Sen. Ron Johnson Chairs Forum on COVID Treatments and Failures in US Pandemic Response


GOP Sen. Ron Johnson of Wisconsin chaired a panel discussion on Capitol Hill on Monday, with multiple doctors and medical experts participating, to review the United States’ COVID-19 policies and effective treatments.

One common theme that arose was the failure to promote early, effective treatment protocols.

Among the panelists were Dr. Peter McCullough, a cardiologist from the Dallas area, and Dr. Robert Malone, who helped invent the mRNA technology used in both the Pfizer and Moderna vaccines.

Johnson opened Monday’s meeting, entitled “COVID-19: A Second Opinion,” by noting that the U.S. ranks 22nd in the world in terms of mortality caused by the coronavirus — at 2,575 deaths per million cases.

By way of comparison, Sweden is ranked 63rd, with 1,514 deaths per million.

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Statista shows the U.S. ranked 18th in the world.

“Until COVID, a fundamental principle of medicine was early detection allowed for early treatment, which produced better results,” Johnson said.

“Two years into the pandemic, the compassionless guideline from the [National Institutes of Health], if you test positive is to essentially do nothing. Go home. Isolate yourself in fear, and pray you don’t require hospitalization,” he added.

The senator observed that a sound practice when faced with a serious medical challenge is to seek out a second or even third opinion, which was the purpose of Monday’s forum.

Johnson’s opening statement begins at around the 40 minute mark in the video below.

McCullough led out the panel discussion saying, “I think everyone in this room could understand there are only two bad outcomes with COVID-19: hospitalization and death.”

The physician is of the opinion that the vast majority of the over 860,000 deaths in the U.S. could have been prevented with early treatment.

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McCullough put the number at 85 percent when he appeared on Joe Rogan’s podcast in December.

“Early multi-drug therapy as an outpatient works substantially, and we’ve had a giant loss of life, a giant number, millions and millions of unnecessary hospitalizations,” he said at the time.

Dr. Ryan Cole, a pathologist from Idaho, recounted during Monday’s forum that his brother was one of the patients he treated.

The middle-aged man was in a higher risk group due to having diabetes and being obese.

His oxygen level had fallen to 86 percent, and he was planning to go to the emergency room.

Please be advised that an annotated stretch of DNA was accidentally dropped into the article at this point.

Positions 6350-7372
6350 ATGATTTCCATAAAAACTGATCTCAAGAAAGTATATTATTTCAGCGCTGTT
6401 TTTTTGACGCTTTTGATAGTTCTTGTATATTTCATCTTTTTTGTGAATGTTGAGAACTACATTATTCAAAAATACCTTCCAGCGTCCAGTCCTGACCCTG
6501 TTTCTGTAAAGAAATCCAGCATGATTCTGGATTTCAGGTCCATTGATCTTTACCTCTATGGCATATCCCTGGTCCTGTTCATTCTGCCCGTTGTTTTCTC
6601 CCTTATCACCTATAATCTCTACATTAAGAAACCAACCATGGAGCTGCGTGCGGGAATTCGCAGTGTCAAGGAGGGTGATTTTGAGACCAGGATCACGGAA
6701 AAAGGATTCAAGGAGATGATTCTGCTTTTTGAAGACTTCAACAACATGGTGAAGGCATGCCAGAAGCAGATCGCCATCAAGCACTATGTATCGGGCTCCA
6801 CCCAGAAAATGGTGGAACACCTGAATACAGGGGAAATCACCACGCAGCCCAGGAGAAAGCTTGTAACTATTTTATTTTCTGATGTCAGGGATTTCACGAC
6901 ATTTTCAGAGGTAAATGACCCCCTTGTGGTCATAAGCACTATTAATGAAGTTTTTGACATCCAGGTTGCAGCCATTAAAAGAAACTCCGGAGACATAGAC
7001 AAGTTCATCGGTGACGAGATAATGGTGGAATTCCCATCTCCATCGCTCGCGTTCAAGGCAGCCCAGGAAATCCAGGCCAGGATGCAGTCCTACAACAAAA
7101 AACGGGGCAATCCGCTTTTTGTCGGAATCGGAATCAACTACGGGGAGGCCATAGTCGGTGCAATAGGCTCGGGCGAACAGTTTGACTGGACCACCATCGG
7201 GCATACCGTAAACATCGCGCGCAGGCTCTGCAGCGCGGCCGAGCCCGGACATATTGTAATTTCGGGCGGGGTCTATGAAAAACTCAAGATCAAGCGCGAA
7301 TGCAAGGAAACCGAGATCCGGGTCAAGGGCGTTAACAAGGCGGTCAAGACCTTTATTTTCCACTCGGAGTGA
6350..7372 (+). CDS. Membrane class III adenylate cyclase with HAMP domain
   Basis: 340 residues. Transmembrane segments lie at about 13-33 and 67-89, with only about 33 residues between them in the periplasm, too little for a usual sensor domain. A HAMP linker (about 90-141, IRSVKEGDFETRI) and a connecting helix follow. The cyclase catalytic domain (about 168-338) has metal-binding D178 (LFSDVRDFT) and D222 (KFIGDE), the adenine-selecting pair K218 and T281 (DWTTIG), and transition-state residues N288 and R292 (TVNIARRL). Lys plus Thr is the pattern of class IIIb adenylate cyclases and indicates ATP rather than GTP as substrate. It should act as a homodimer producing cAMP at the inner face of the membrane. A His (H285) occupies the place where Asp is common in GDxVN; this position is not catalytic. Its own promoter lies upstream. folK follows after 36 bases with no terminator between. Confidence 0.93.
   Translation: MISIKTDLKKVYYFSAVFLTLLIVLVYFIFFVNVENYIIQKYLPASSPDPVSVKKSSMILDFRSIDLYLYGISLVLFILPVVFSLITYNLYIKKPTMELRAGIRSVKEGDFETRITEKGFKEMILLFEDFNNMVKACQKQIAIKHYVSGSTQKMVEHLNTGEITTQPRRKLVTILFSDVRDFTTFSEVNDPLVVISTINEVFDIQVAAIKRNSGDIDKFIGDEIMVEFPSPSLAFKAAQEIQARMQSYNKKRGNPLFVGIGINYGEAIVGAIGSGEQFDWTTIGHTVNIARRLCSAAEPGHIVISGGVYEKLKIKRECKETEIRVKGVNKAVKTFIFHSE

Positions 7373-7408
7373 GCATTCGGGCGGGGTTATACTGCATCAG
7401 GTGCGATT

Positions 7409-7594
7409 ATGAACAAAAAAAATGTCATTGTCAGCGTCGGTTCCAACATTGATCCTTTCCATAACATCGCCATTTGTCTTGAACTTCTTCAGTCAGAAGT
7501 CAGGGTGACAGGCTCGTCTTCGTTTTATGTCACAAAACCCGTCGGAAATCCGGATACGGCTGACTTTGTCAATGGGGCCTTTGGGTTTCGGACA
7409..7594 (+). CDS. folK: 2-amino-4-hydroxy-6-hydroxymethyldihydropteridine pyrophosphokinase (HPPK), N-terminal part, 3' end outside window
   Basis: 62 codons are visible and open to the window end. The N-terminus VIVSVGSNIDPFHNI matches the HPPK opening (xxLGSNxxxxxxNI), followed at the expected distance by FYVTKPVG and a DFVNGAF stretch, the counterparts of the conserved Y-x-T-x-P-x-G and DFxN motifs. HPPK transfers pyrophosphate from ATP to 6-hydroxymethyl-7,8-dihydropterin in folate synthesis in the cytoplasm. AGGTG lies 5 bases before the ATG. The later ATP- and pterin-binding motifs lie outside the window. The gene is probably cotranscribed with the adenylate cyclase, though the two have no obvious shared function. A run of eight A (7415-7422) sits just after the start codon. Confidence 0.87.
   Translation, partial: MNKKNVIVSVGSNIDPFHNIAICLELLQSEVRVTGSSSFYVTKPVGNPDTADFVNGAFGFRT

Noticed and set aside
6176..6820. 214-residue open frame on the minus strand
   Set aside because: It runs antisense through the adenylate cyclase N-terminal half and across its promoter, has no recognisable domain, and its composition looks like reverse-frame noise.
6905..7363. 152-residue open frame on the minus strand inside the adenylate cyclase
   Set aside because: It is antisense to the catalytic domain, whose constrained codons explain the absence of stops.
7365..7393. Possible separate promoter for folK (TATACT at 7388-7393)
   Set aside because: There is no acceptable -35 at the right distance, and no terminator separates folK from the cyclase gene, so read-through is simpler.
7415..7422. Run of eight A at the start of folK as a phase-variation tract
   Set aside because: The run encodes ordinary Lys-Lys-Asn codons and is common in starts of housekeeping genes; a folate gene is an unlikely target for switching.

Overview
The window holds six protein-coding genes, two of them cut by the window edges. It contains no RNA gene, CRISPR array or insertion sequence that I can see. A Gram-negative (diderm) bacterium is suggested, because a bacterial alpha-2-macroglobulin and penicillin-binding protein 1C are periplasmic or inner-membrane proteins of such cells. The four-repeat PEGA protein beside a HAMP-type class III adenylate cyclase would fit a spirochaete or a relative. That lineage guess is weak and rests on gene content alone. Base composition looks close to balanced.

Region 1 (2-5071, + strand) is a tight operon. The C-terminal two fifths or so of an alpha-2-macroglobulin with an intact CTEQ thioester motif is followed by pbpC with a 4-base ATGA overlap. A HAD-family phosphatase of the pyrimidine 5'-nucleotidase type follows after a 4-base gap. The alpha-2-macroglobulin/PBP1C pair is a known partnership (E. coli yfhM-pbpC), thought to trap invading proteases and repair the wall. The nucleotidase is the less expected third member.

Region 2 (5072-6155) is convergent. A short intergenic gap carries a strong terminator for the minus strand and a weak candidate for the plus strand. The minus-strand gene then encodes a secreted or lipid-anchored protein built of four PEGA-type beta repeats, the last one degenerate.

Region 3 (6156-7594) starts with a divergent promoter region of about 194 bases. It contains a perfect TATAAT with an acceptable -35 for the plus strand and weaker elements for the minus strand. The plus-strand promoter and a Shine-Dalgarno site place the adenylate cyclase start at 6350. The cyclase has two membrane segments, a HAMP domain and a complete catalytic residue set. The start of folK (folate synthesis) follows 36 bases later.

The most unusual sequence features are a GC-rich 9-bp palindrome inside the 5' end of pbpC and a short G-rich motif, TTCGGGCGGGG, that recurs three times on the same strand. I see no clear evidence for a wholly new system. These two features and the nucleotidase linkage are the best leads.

“He said, ‘I have excruciating pain in my lungs.’ So I said, ‘You’re going to the pharmacy. Don’t go to the ER,’” Cole recalled telling him.

The doctor prescribed certain medications for him to get, and by the next day, the pain in his lungs had decreased significantly and his oxygen level was back to 98 percent.

“‘Go home, let your lips turn blue’ is a false construct,” Cole said, contending that early treatment works.

Dr. Richard Urso — an ophthalmologist practicing in the Houston area with a background in virus research — explained he found himself drawn into treating COVID patients, simply because the need was there.

Urso pointed out that the coronavirus infection is marked by three conditions, which are treatable: respiratory distress, blood clotting and inflammation.

He initially prescribed hydroxychloroquine, azithromycin, vitamin D, aspirin and steroids.

“These are just strategies that don’t take a lot of thinking as a physician,” Urso said.

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“I’ve treated over 1,600 patients because patients were languishing at home with no treatment for inflammation, with no treatment for respiratory distress, with no treatment for blood clotting. It was absolutely absurd, and I wasn’t going to let it happen,” he added.

Dr. Mary Bowden — an ear, nose and throat specialist also practicing in Houston — told the panel that she has successfully treated over 2,000 patients following the Front Line COVID-19 Critical Care Alliance protocols.

These involve the use of Ivermectin, povidone-iodine nasal spray, hydroxychloroquine, vitamins C and D, zinc, melatonin, curcumin (turmeric), the antibiotic azithromycin, fluvoxamine, the anti-viral Remdesivir, corticosteroids and monoclonal antibodies — among other treatments — depending on the severity and stage of the illness.

Malone lamented that COVID policy has become far too politicized.

For example, he argued that mandating vaccines no longer makes sense in light of the predominance of the omicron variant, which the vaccines were not designed to counter.

“They don’t prevent infection, viral replication or spread to others,” Malone said.

In light of this fact, “if every man, woman, and child were vaccinated with these products, they cannot achieve herd immunity,” he added.

“Furthermore, [the vaccines] are not completely safe, and the full nature of the risks remain uncharacterized. It usually takes us many years to fully understand the risks of vaccines and certainly new vaccine technologies. If there is risk, there must be choice.”

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